Thoroughly Modern: The Pioneering Life of Barbara Ker-Seymer, Photographer, and Her Brilliant, Bohemian Friends by Sarah Knights - review by Miranda Seymour

Miranda Seymour

A Camera of One’s Own

Thoroughly Modern: The Pioneering Life of Barbara Ker-Seymer, Photographer, and Her Brilliant, Bohemian Friends

By

Virago 336pp £22
 

‘I do love you as much as I’m capable of loving anyone,’ the photographer Barbara Ker-Seymer (1905–93) told her most enduring lover, the American-Guyanese sculptor Barbara Roett. Despite there being a 22-year age gap between them, Ker-Seymer spent the last forty years of her long life in a happy relationship with Roett.

Somewhat improbably, Ker-Seymer and Roett ran one of London’s first launderette services. The decision to become a businesswoman, a career choice which few Englishwomen made in the 1950s, was fuelled by Ker-Seymer’s need for a steady income. ‘Bar’, as she was always known to her friends, had no money of her own and needed to support a young son until his absent father, John Rhodes, finally consented to the provision of maintenance. Society photography, the form of work for which she had been haphazardly trained by Olivia Wyndham, never made Bar rich and custom dried up in the postwar years. Visitors to the laundromats had no idea that they were owned by a former queen of bohemian London, admired by Man Ray and Jean Cocteau and her first supporter, Paul Nash, as the city’s coolest photographer.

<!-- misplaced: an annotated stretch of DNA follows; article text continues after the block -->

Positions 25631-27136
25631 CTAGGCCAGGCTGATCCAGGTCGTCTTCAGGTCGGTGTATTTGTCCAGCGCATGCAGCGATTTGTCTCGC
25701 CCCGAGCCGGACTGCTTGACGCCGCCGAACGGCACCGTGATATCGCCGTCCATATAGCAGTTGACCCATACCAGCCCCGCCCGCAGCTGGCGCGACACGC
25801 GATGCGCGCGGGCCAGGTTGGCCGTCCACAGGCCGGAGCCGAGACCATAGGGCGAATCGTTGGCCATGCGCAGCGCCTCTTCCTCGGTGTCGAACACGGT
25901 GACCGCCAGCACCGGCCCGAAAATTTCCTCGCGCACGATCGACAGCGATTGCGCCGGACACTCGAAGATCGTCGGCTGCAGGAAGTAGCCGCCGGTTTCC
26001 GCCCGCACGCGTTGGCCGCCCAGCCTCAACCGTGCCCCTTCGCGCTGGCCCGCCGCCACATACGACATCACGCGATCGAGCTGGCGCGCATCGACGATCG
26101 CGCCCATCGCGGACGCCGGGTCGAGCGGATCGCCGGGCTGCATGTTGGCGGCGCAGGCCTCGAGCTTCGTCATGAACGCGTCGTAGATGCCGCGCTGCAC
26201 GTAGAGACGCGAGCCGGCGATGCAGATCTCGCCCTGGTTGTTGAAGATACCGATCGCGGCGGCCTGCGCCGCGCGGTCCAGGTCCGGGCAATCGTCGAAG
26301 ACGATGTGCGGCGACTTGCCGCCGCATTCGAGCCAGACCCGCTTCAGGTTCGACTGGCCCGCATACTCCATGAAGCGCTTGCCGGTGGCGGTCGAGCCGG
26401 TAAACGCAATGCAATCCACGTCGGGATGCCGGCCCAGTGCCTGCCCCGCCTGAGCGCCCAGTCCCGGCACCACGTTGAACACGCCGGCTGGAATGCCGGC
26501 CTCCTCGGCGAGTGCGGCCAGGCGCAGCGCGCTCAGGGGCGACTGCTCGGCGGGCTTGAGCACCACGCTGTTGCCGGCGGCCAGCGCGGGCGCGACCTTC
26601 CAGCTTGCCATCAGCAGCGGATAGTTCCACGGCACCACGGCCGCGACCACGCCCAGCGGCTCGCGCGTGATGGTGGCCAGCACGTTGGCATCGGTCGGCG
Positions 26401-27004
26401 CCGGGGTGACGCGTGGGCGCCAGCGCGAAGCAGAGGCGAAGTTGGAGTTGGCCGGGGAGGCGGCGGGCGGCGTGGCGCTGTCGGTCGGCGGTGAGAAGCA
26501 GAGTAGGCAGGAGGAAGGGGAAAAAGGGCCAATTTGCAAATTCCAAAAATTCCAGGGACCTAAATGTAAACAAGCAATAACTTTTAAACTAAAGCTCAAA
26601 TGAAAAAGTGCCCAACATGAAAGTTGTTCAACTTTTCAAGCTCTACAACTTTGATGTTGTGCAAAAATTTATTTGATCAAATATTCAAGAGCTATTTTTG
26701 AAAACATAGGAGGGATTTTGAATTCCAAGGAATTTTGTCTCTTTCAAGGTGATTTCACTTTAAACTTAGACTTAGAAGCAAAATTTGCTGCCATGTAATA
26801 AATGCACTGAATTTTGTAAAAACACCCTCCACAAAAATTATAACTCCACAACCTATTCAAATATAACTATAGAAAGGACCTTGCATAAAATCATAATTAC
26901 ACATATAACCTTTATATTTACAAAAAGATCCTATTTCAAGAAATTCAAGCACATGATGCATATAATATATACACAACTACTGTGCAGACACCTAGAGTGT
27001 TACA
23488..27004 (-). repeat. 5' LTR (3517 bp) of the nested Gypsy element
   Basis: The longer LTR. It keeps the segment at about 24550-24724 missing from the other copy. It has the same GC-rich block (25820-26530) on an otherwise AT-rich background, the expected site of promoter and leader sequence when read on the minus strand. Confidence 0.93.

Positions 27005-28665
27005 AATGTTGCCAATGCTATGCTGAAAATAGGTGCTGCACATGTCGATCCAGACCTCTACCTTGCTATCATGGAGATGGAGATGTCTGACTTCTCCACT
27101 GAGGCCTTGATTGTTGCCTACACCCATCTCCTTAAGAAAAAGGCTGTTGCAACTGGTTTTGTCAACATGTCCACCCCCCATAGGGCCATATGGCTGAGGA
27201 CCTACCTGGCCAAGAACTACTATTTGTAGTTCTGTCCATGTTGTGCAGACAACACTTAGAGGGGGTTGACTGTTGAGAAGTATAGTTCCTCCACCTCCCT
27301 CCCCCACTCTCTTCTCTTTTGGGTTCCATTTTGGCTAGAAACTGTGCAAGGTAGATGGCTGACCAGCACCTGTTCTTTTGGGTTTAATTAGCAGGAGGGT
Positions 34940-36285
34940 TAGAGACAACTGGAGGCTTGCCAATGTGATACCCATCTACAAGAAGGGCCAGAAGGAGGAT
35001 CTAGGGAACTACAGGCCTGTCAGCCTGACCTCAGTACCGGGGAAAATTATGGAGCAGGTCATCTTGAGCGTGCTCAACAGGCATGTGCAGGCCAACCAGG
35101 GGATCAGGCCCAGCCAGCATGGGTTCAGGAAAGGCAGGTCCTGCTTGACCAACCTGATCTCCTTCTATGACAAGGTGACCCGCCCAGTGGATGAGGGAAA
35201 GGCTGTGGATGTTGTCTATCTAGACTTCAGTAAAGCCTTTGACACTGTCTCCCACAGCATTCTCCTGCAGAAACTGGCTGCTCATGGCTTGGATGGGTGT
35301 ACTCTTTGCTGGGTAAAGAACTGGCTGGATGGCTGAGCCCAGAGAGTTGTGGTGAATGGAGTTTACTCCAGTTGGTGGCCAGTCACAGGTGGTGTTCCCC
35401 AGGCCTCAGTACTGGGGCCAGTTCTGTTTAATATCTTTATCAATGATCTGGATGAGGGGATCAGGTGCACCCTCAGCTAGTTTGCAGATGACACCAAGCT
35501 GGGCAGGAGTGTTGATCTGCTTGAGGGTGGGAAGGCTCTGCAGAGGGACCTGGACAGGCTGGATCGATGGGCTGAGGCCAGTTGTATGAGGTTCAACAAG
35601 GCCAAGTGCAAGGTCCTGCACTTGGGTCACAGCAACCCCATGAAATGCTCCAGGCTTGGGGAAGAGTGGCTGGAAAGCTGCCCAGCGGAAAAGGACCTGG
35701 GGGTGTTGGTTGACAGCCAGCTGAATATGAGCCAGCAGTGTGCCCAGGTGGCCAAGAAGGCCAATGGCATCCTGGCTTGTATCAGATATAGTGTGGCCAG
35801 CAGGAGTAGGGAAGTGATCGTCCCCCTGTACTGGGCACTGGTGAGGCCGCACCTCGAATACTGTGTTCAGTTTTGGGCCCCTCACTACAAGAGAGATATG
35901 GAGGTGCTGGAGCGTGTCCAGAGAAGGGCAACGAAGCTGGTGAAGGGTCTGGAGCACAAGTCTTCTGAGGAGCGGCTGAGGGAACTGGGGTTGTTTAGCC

Entertainingly chronicled by Sarah Knights, Ker-Seymer’s life followed an unpredictable and often rackety course. Her father, Vere, was a spendthrift itinerant who thought nothing of waking his small daughter for a dawn game of poker or robbing her money box to pay for a taxi. Ker-Seymer was seven

Sign Up to our newsletter

Receive free articles, highlights from the archive, news, details of prizes, and much more.

RLF - March

A Mirror - Westend